When Cindy adopted PJ, he had just been diagnosed with Angelman Syndrome, a genetic disorder that is often misdiagnosed as cerebral palsy. Cindy has humbly served developmentally disabled people for as long as she can remember. But she never thought that she would be the one asking for help.

Cindy adopted PJ when he was just eight years old. He was one of her students back then, and when she found out he was in foster care and available for adoption, she instantly knew she wanted him to be her son. “I never got married and never had my own kids, and had given up on the fact that I would. I was 36, and felt like I was running out of time. My mom warned me that I was making a lifetime commitment, but I was just ready. I wanted to be a mother,” Cindy remembers.

After much skepticism and caution from friends and family, Cindy officially adopted PJ on April 14th, 1995. They were a team from day one, doing everything together and living life as mother and son. Cindy continued substitute teaching while PJ attended public school. Until he turned 21. “Our allocated money from the government dropped significantly when PJ turned 21. He was only in a day program three days a week,” she explains.

Cindy continues: “I was paying more in childcare than I was bringing home, so I stopped substitute teaching. We slowly, for six years, used our savings up and got further into debt. At that point, we moved into a three bedroom apartment so I could become a host for other adults with special needs to make money. I planned to provide respite care to parents who wanted a weekend away, or have an adult come live with us and become their care provider.”

When those plans fell through, they began living out of their van, relying on the kindness of friends for a place to sleep and shower. “It was really frustrating for me. I never regretted my decision to adopt PJ, but I had no idea why it was so rough. Everything was financial. I don’t have addiction issues or anything like that. But through it all, PJ remained stable, and I was so thankful that he found stability in me rather than in our circumstances,” Cindy says.

This wasn’t the life she pictured for herself when she adopted PJ. And it certainly wasn’t the life she thought he deserved. So Cindy began to look at supported housing options. After being turned away from countless facilities, she found the STAR program at The Crossing. She got on the waitlist and moved in less than a month later.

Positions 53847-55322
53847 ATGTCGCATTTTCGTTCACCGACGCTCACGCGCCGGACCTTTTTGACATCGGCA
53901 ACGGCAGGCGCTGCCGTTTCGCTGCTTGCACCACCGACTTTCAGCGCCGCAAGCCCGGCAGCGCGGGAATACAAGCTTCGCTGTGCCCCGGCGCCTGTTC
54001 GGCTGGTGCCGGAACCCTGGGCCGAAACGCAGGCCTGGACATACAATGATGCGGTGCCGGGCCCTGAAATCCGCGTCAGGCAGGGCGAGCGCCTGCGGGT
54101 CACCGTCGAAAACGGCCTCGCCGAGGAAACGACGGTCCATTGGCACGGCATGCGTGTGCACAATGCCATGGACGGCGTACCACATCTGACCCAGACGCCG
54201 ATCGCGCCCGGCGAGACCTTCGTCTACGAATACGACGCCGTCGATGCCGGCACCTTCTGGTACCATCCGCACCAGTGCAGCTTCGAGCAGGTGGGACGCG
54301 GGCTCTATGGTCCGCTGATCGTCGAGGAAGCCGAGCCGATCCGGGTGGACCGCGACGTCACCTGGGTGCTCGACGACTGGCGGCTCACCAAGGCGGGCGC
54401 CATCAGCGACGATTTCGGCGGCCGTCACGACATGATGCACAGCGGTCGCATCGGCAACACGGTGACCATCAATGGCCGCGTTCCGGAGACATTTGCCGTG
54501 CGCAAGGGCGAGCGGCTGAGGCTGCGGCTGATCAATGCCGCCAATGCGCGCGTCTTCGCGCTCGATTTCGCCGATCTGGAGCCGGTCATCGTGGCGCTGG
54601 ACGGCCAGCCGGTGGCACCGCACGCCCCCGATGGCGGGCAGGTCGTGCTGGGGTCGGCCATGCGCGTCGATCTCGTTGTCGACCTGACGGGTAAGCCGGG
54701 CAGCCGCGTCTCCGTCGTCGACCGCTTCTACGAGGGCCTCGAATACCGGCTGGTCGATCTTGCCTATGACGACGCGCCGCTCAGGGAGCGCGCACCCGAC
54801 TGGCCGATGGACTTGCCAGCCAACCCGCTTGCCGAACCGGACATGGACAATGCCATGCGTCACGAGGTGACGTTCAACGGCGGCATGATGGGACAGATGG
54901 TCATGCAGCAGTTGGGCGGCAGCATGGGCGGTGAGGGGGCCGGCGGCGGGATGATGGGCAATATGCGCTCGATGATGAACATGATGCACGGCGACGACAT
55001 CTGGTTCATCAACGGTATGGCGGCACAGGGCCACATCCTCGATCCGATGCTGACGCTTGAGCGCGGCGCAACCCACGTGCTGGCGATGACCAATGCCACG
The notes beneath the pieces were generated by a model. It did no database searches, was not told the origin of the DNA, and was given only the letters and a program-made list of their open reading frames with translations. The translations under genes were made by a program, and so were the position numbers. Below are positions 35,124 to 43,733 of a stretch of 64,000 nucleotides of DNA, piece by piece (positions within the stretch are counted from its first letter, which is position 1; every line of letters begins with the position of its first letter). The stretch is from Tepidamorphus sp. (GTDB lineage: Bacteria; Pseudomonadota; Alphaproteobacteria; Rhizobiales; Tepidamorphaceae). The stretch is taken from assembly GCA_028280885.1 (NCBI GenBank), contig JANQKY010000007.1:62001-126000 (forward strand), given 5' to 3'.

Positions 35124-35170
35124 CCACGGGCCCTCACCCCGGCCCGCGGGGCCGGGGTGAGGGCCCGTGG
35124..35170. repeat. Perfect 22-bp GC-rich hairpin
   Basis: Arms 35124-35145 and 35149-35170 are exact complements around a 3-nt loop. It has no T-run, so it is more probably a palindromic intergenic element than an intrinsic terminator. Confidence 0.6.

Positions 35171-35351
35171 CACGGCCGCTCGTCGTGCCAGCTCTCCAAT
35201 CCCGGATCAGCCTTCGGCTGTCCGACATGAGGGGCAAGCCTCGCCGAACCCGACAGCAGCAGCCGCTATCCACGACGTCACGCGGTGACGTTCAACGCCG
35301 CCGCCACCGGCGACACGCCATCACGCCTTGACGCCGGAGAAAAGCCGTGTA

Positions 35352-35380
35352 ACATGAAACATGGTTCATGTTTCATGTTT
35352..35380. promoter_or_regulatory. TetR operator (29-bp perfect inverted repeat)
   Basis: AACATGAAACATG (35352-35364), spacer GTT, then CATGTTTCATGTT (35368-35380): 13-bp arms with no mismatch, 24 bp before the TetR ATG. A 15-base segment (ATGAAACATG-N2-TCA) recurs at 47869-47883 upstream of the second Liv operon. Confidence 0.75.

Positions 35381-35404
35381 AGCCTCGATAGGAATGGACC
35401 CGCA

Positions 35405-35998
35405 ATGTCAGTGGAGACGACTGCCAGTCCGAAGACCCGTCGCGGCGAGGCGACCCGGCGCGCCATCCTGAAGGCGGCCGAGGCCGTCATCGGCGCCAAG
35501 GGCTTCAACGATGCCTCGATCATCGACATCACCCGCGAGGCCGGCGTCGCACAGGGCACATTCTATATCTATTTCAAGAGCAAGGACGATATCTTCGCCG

“My expenses were one third of what they were before we moved there. I could take a deep breath and finally save money. I concentrated on getting my debt paid off, and that really helped us,” explains Cindy.

She leaned on the staff and into the community, learning how to budget her finances and build necessary relationships. “I’m grateful for the friendships that I’ve made there. I even have a mentor now, and we will continue our relationship as PJ and I transition back into the real world. I loved the volunteers there, too. What really blessed me is the families that came down—it’s incredible that they would devote their lives to others,” Cindy says gratefully.

One of the most difficult challenges of living at The Crossing for Cindy was learning how to ask for help. She says: “God has really taken care of us. It’s been really humbling. I was always the one who had it together. I was a caregiver. But I came to a place where I realized, ‘I don’t have it together.’”

It was through that realization that Cindy learned how to truly depend on God and His provision in their lives. “God did and continues to open doors. I don’t have to be in control. I’ve learned that He is here, and He is faithful,” she says.

Cindy and PJ graduated from the program in July and have already moved into their own apartment! Cindy is equipped with new budgeting knowledge and a stronger faith in the Lord’s provision. She is looking for jobs she can do from home so she can continue to provide the care that PJ needs. She feels ready for this step into their new life and is happy to have their own space again!

Thank you for standing in the gap for families who need time to transition from homelessness to permanent housing. We couldn’t do what we do without your support!

CLN July 2014

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Cindy and PJ's story was featured in the July 2014 issue of Changing Lives titled "Giving and Receiving."

Also in this issue:

  • Letter from the CEO
  • Denver Rescue Mission Golf Tournament
  • Graduation
  • Thank you Bimbo Bakeries
  • Community Table
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